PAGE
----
Delhi High Court in its recent decision in Cruz City v Unitech rejected Unitech’s objections to enforcement of an arbitral award. The dispute related to the put option exercised by Cruz City obligating Unitech to cause payment of certain sums stipulated under the shareholders’ agreement, due to a delay in the construction project in question beyond the prescribed time period.
Unitech argued that enforcing the award would be contrary to the public policy of India as the payment involved would contravene the Foreign Exchange Management Act (FEMA) and the FEMA regulations, including the restriction on an exit with assured returns in optionality clauses.
On public policy as a ground for refusal of enforcement of a foreign award, the court held that contravention of a law, including FEMA, was insufficient, specifically in light of the 2015 amendment to the Arbitration and Conciliation Act. It held that “fundamental policy of Indian law” would only mean “fundamental and substratal legislative policy and not a provision of any enactment”.
The court distinguished the case of Renusagar v General Electric, in which the Supreme Court held that a violation of the Foreign Exchange Regulation Act (FERA) was contrary to the public policy of India, by drawing a distinction between FERA (which proscribed foreign exchange transactions) and FEMA (which permits all foreign account transactions subject to reasonable restrictions).
On the issue of Cruz City’s put option violating FEMA and the FEMA regulations, the court held that the option was not an open-ended assured-exit option. It could only be exercised on a default in the commencement of the construction project and within a specified time period. Notably, the court took the view that the Reserve Bank of India (RBI) circular proscribing optionality clauses granting assured returns on foreign direct investment (FDI) would not apply to cases where a foreign investor bases its claim on breach of a contract.
Equity instruments containing an optionality clause without any option/right to exit at an assured price currently are recognized as FDI compliant. However, no distinction is made between optionality clauses providing a return higher than the investment at a predetermined exit price and optionality clauses with a predetermined exit price as a stop-loss mechanism in the event of a breach.
The court’s ruling has created such a distinction. On similar lines, the RBI in its bi-monthly monetary policy statement of 3 February 2015 had contemplated allowing put options at a price lower than the invested price and restricting assured returns only in the event that the assured price was a mechanism to guarantee a return on a hidden debt. However, the policy statement was not followed by a formal notification by the RBI.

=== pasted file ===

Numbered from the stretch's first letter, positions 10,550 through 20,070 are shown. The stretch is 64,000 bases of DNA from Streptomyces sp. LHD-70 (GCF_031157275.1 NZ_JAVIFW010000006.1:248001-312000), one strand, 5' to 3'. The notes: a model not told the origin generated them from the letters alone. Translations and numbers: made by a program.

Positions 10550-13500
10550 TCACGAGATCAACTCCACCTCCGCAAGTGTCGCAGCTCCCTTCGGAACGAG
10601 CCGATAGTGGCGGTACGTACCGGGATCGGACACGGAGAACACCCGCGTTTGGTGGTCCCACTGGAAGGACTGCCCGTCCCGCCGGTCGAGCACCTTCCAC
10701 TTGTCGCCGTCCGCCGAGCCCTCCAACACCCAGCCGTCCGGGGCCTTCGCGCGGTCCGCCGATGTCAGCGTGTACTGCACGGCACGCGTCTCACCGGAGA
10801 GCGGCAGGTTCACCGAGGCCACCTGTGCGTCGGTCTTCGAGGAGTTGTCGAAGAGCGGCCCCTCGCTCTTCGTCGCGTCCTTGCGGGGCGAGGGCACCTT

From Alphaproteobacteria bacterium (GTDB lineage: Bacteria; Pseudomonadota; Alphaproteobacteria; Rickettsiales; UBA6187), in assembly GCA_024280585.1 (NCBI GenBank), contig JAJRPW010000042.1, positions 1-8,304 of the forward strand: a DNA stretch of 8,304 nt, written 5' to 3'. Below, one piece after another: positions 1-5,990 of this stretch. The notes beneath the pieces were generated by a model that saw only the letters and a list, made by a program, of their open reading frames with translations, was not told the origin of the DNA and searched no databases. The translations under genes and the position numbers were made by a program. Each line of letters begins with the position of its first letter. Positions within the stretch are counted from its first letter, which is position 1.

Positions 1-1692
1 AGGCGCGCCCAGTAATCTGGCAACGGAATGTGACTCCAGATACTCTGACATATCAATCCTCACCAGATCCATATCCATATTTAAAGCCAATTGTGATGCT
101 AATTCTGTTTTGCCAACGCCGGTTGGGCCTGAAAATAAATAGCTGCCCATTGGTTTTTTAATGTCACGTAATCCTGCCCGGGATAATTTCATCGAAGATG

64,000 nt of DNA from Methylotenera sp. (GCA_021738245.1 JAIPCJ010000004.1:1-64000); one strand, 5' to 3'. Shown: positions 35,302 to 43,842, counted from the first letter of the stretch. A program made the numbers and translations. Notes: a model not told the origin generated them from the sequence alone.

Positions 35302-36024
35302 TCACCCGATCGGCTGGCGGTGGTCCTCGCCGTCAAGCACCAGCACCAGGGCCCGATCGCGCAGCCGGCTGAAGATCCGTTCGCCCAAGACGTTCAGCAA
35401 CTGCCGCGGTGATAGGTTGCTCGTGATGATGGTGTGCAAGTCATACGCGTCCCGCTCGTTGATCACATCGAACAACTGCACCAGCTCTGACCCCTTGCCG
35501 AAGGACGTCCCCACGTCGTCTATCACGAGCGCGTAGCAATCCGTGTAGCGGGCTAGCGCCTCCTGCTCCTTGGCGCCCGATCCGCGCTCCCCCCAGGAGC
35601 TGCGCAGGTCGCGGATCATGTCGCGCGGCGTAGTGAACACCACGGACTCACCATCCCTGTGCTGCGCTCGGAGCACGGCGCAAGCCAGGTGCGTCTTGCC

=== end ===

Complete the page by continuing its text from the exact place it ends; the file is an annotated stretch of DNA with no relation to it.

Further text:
The court also placed reliance on the fact that Unitech had previously made unambiguous representations under the contract to the effect that Unitech’s obligations were valid, legal and enforceable. Hence, it was held that it was not open for Unitech to plead that the investments made by Cruz City were in violation of the provisions of FEMA.
Interestingly, the court also held that the requirement of obtaining the RBI’s permission for a certain transaction could be addressed at a post-enforcement stage by making any remittance of funds outside the country conditional on the receipt of such permission. In the court’s view, this approach would strike a balance as the public policy consideration could be addressed without declining recognition of a foreign award. However, this observation is in contrast to the DoCoMo v Tata Sons decision on the aspect of a subsequent permission of the RBI for remittance of funds for enforcing the award. In that case it was held that the court’s decision would be enforceable as such and the RBI would be bound by the determination such that no further permission of the RBI would be required.
While the two rulings are contradictory to each other on the aspect of a subsequent RBI permission, it must be noted that contrary to the finding in the DoCoMo decision, under the current FEMA regime, the payment of damages is a “capital account transaction” for which a specific approval of the RBI is required.
Though both the Cruz City and the DoCoMo decisions are expected to be appealed, for now, they will help boost investor confidence in India. However, the stance taken by the regulators when the remittances are made and the view taken by the court in the event of an appeal remain to be seen.
Damini Bhalla is a partner and Gargi Bohra is an associate at Luthra & Luthra Law Offices. The views expressed here are personal. They are intended for general information purposes and are not a substitute for legal advice.
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